Texas, meet Asia. Asia, meet Texas.

Growing up, my family are Char Siu all the time. Funny part is I had no idea what it was called until just a few months ago, I didn’t know its proper name… Our family never looked at the package of powdered marinade that my mom would buy from the Asian grocery store… we simply called it “Pink stuff”. Chicken with pink stuff, pork with pink stuff… Sounds kinda dirty when I look back on it.



More recently in my culinary journey, I’ve been experimenting with this delicious pink powder. I’ve added extra saly/soy sauce and honey… mixed it with water to make a brine. I brined a pork butt overnight before roasting or cooking sous vide.


This weekend, I created my best version of Char Siu Pork. I thought to myself I really like the sweet/salty flavor of this marinade… but what does the “Real” stuff taste like? At the same time, I looked at how western cultures treat a pork butt. Immediately smoke came to mind. Low and slow. So, I combine the two.


I started with a Momofuku recipe for Char Siu, as I do with most recipes I added a few things… Here’s my adjusted Momofuku Recipe.


Char Siu Marinade:

100g Honey.

20g Light Soy Sauce.

50g Dark Soy Sauce.

50g Hoisin Sauce.

15g Toasted Sesame Oil.

4g Five Spice Powder.

    1g Star Anise.

    1g Sechwan Peppercorn.

    1/2g Clove.

    1g Cinnamon.

    1g Fennel Seed.

    Toast and grind fresh.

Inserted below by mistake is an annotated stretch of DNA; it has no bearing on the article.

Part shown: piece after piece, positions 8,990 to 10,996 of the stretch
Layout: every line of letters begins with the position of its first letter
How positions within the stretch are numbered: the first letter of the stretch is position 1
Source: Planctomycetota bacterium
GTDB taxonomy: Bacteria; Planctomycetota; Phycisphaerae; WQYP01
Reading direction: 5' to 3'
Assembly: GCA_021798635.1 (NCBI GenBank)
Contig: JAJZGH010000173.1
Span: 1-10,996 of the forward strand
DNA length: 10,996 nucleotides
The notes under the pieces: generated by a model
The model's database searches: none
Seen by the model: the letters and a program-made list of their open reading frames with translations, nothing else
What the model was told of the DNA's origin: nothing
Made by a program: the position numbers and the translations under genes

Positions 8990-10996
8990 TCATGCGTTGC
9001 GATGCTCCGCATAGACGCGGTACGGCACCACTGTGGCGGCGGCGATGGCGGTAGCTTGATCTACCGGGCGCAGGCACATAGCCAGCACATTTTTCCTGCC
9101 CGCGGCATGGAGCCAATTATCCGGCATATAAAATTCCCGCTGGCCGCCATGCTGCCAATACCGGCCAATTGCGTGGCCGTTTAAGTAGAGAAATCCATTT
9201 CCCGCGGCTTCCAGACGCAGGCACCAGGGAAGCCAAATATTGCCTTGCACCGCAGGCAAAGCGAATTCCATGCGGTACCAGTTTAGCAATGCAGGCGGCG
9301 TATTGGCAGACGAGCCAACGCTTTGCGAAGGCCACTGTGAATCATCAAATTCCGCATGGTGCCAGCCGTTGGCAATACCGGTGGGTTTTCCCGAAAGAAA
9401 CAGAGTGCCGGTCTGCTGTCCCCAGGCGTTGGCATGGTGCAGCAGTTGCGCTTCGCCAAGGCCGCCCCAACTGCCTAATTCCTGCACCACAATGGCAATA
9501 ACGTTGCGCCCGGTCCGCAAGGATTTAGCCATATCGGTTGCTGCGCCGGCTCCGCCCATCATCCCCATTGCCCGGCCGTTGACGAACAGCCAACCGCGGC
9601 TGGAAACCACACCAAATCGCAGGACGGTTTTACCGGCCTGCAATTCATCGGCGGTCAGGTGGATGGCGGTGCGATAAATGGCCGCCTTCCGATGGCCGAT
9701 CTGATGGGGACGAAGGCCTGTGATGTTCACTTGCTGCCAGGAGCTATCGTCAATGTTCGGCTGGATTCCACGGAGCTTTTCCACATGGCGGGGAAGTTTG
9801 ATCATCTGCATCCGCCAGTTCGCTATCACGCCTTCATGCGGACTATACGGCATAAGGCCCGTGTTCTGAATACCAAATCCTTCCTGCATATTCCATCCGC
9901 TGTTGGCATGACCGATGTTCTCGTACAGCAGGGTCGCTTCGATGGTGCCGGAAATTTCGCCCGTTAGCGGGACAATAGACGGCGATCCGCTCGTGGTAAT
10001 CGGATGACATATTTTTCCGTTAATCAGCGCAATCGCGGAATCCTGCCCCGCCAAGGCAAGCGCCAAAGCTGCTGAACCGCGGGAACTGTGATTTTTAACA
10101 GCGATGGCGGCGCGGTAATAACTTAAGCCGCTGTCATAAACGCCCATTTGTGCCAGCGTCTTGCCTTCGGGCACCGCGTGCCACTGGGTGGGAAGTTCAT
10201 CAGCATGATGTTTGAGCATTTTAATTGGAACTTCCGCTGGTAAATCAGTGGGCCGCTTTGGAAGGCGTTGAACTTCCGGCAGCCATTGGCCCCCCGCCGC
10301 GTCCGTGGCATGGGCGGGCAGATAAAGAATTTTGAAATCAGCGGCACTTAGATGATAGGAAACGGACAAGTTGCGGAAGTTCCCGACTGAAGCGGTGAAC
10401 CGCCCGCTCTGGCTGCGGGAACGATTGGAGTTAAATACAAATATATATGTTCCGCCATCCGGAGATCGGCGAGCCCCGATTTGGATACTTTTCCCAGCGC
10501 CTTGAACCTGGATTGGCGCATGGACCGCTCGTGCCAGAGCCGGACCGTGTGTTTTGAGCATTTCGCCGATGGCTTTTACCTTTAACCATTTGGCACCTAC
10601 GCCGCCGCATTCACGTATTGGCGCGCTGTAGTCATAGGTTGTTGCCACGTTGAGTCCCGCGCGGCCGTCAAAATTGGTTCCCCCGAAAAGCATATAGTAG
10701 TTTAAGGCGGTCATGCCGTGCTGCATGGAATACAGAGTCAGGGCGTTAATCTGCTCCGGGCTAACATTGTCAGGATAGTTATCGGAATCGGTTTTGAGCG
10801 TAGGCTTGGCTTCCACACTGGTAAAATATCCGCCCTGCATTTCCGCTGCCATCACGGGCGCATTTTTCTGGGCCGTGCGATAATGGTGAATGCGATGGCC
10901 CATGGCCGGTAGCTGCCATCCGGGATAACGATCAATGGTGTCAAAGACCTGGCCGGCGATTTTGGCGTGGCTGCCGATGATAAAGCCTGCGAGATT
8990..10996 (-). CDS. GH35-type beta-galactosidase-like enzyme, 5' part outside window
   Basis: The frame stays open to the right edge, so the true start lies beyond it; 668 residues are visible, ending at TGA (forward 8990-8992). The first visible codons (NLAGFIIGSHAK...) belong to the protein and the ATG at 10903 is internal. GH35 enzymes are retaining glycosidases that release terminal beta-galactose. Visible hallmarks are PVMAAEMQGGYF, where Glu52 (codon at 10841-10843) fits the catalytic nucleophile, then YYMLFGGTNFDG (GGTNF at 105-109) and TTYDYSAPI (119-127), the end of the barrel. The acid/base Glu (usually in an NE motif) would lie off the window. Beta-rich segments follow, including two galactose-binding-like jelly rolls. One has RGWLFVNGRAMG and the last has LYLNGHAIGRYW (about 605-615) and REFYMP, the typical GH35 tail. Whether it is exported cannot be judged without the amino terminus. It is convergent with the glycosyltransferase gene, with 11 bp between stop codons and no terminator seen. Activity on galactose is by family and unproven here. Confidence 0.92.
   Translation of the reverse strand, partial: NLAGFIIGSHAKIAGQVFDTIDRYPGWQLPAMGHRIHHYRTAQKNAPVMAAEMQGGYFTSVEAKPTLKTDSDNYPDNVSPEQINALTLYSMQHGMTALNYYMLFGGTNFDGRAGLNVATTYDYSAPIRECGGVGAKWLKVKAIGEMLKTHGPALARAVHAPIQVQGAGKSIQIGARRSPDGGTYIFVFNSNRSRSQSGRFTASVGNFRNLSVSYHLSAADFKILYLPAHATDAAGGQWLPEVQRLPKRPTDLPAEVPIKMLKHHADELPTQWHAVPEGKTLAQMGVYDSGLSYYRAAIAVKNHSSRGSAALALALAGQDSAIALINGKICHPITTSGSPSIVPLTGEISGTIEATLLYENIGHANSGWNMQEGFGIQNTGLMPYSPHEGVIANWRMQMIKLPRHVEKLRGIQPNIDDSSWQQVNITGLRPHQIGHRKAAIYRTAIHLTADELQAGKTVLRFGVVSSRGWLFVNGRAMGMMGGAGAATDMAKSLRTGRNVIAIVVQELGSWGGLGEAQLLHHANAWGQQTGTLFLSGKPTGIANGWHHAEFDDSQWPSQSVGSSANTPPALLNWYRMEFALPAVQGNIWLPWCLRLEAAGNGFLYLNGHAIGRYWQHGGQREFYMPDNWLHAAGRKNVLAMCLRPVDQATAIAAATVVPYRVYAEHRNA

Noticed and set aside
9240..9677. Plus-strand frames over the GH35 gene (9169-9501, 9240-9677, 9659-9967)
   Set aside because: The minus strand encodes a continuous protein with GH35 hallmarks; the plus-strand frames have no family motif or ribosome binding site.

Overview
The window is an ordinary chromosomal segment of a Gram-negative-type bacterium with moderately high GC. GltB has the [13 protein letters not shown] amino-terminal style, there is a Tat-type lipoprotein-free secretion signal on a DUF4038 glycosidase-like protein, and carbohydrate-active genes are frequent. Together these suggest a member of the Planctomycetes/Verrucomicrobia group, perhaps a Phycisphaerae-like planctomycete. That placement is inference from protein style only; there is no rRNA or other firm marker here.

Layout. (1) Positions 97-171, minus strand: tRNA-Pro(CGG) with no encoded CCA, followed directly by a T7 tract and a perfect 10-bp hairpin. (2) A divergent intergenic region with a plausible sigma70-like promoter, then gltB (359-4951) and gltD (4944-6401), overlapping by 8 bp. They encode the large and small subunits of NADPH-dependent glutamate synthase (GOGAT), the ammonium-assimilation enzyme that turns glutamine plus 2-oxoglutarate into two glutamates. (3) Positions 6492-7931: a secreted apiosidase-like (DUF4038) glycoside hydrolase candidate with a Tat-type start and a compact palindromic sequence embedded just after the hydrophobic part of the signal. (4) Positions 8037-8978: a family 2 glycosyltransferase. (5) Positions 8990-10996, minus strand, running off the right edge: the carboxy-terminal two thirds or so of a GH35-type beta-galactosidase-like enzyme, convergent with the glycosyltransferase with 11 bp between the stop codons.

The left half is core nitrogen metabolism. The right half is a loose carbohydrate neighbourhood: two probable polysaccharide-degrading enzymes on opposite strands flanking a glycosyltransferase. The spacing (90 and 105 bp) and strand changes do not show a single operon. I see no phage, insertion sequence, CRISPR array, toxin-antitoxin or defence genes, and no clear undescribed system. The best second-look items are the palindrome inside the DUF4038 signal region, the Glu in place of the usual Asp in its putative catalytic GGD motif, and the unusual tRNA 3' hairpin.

20g Fresh Garlic.

20g Sambal Sauce.

20g Rice Wine Vinegar.

35g Red Miso Paste.

20g Green Onion, chopped.


I’ve provided Amazon links for some of the ethnic ingredients… But I was able to procure all of the ingredients from the Asian isle of my local grocery store. If you want that classic red color seen hanging in windows of Chinese restaurants, look for fermented red bean paste (instead of the red miso) andor add some red food coloring. I opted to omit the food coloring.


Everything got thrown into a ziplock with the pork butt. It sat in the fridge for about a day and a half.

Enter Texas… Low and slow with smoke.

I chose a 50/50 mix of Pecan and Cherry wood to smoke the pork over. I light a fire and kicked back with some St. Arnolds Craft Beer, Daniel Boulud’s Letters to a Young Chef, and a lot of patience…


About an hour and a half in…

I also made a Vietnamese dipping sauce for the pork.

Nuoc Cham (Alvin Style):

5 cloves of garlic, peeled.

4 Thai Chilies, stemmed.

1 Three finger pinch of salt.

Grind Cloves, Chilis, and Salt in mortar and pestal


2 tblspn Honey.

1 cup of water.

Microwave together for 1 minute.


2 tspn Fish Sauce.

1 Medium Carrot, 1/8″ Bruniose.

3 Green Onions, chopped fine.

Mix all ingredients and reserve until service.


I also reduced the left over marinade from the pork to a thick sauce (honey consistency).


Back to the pork… This was the highly sophisticated BBQ timer I used:)


After about 6 hours over indirect heat, I started to brush the reduced marinade over the pork. After another hour it was looking pretty good!


I served this a few ways…Lettuce wraps, rice paper wraps, and scarfed it down with my fingers! The marinade was transformed into a sweet/salty/spicy bark, the smoke had penetrated lightly, flavoring the meat from the inside, and the dipping sauce added another level of heat/sweet/salty (distinctly different from the flavor combo in the marinade/bark) “Texas Style Char Siu Pork Butt” was a raging success!



No fancy plating pics here, just raw graphic food porn. You should note that this isn’t really food that wants to be plated in my opinon… It’s stand in the kitchen and lean over the sink food, perhaps buffet line for a family gathering food. Now go make it, it’s a great way to spend a day by the pool/grill!

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